Chapter 21: Travelling North

A lone doe browsed casually through the forest, nibbling on leaves and chewing on the backs of trees. It was a beautifully mild spring day, and it was making her feel lazy. Unknown to her, a black winged Kurach lay in wait in the branches above her.

As she passed through a deceptively safe clearing, Shanku dove from the limbs and kicked the surprised doe to the ground. Shanku had nearly perfected her striking style of hunting and managed to fall onto the doe instead of needing to roll and right herself. She ended the doe's life quickly.

Shanku retrieved her clothes and backpack she had stashed in the tree and got dressed. It was much more comfortable hunting in the buff when she was alone than when she was surrounded by a pack of Highland cubs. She shifted from her feral form to that of a girl and hoisted the deer on her shoulders. Shanku walked through the forest until she came to a break in the trees.

Down below in a shallow valley was a quaint village of mortar and thatched buildings. The cobblestone streets were busy with the day's business as shopkeepers sold their wares to passersby. Shanku made her way among them to the local butcher. She laid the deer on a table and smiled at the butcher.

The butcher examined the doe carefully. He scratched his chin a moment then nodded. He paid her for the third and final deer he had requested. Shanku happily counted her coins when she left and then made her way to the general store. She purchased a heavy cloak and pair of leather boots from the shopkeeper and cheerfully went on her way. She had been travelling for a few months and it was getting a bit nippy the further north she followed the mountain ranges.

As she left the village and returned to the woods, she heard the sound of heavy footfalls behind her. She chose to ignore it for a while, until the owner of those footfalls spoke up.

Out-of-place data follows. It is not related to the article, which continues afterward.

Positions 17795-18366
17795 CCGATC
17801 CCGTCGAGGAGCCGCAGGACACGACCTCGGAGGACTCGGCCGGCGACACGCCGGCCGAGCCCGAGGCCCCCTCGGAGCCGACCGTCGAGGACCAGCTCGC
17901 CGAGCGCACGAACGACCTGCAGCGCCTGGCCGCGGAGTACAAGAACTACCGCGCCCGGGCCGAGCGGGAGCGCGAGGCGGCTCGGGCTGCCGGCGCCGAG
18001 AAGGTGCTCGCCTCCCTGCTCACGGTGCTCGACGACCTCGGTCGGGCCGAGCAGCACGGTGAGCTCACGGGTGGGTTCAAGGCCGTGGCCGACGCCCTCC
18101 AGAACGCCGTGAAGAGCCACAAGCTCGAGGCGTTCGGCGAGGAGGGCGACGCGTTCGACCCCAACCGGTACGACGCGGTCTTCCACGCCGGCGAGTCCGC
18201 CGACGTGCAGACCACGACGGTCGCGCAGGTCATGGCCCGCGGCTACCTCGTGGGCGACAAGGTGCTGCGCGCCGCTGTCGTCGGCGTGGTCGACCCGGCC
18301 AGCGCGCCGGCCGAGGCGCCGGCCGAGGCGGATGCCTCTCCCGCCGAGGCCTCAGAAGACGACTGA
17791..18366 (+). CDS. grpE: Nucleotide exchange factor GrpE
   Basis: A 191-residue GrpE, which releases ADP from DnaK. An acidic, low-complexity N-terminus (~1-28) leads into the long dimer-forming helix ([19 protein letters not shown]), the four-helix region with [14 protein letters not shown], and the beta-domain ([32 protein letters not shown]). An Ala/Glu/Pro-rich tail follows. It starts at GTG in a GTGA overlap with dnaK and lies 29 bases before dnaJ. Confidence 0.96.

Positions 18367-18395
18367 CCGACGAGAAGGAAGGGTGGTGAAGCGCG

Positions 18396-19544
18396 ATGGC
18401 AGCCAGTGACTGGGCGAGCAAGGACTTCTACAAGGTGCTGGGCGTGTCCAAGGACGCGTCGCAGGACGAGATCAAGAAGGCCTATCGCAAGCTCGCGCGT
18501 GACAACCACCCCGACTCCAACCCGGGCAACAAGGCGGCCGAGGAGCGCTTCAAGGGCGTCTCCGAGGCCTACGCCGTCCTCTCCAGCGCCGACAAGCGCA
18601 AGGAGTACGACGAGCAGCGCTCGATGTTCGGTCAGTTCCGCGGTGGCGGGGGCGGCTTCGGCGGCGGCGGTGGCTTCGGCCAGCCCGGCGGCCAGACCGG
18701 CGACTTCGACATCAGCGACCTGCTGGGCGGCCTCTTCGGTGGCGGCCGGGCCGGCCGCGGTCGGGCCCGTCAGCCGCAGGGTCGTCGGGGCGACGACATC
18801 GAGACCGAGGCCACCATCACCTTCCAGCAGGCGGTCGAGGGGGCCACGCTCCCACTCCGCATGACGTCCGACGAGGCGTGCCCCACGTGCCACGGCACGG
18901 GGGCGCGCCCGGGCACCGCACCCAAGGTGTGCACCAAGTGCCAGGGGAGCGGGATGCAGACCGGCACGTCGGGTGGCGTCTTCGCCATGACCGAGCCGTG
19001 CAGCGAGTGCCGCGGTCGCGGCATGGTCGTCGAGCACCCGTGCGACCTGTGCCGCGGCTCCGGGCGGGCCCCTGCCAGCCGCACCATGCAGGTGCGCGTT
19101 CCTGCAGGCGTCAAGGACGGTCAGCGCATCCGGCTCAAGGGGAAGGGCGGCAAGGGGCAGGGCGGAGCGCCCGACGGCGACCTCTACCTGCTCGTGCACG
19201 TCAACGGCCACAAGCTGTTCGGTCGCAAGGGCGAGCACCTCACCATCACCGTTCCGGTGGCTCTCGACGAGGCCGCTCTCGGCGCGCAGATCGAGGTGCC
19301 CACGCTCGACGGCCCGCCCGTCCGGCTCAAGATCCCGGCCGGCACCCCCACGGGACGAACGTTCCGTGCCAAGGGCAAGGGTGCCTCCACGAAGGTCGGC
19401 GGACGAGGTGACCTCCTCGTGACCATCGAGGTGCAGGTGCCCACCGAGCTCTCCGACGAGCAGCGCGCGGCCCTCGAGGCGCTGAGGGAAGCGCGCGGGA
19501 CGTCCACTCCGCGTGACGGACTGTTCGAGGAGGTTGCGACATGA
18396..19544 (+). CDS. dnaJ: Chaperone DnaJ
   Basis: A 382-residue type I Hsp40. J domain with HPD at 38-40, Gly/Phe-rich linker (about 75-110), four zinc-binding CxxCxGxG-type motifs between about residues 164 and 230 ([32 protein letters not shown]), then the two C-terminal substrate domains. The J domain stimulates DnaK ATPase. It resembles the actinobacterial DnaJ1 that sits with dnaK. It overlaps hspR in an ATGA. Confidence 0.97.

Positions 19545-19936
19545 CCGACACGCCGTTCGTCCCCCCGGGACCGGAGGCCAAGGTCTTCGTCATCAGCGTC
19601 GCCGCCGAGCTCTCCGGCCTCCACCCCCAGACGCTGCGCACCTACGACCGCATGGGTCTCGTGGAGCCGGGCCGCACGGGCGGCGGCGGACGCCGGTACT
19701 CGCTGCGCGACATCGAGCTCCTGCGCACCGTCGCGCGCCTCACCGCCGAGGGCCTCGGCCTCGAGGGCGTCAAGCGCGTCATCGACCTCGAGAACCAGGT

"It's dangerous for women to walk alone in the woods," came a gutteral voice behind her.

"Good thing I'm not a woman," Shanku chuckled and shook her head. She removed her cloak and hung it on a nearby tree.

"Finish undressing and come over here, whatever you are then," came the laugh in return.

Shanku took off her backpack and her boots. She glanced over her shoulder with the face of a large canine. "Gladly."

A shriek rang out through the forest as the one following her was viciously clawed, thrown to the ground, and pinned on his stomach.

"It's dangerous for men to walk alone in the woods," Shanku snarled sadistically in his ear with his arm and head pinned below her forepaws and her knee keeping pressure on his lower back.

"Don't kill me!" he squeaked and tried to pull away.

"You'll live," Shanku rolled her eyes. She slipped a hand down to his belt and relieved him of the leather pouch tied there. "Just without your coin purse."

"Have fun explaining to your buddies how you lost it!" Shanku dangled her prize before his face after she had gotten it off of him. With a cruel laugh, she gathered her belongings and left him.

Shanku was mostly able to stay among the trees and avoid contact with man. When she needed supplies, she would trade game and fur for silver or supplies, or sometimes for a soft bed for a night.

She would often travel on the rough roads between towns as she followed the mountain range through the Eor forest to the northern lands the mysterious Kurach were rumoured to be. It was a quiet and solitary way to travel for the most part. But there were highwaymen to contend with and she looked forward to tangling with them. They were nothing more than pirates on land to her and she enjoyed stealing from them.

And woe to them if she caught them in the act of robbing another!

As Shanku was making her way from one village, she happened on a couple in a wagon that were in the process of being threatened roundly for their goods. She quietly climbed a tree, set her pack aside safely, found a sturdy limb to leap from, and withdrew her dagger.

"Oi!" Shanku called down to the thieves. "Take on something more your size!"

The thieves grinned cruelly when they saw a girl challenging them. Confidence quickly changed to fear when Shanku fell upon them in her feral form. Old hatred of the pirates she sailed with plagued her and she didn't spare a single thief, even the one who tried to flee.

The couple in the wagon weren't thankful so much as frightened and goaded their horses to run for the road. Shanku was a bit embarrassed and ashamed she had spooked the wrong people. She would need to be more careful in future rescues to keep her human form guarded in case she scared the victims too. As she saw no harm in stealing from thieves, she took what gold and valuables the brigands had upon them, gathered her own belongings, and continued down the road.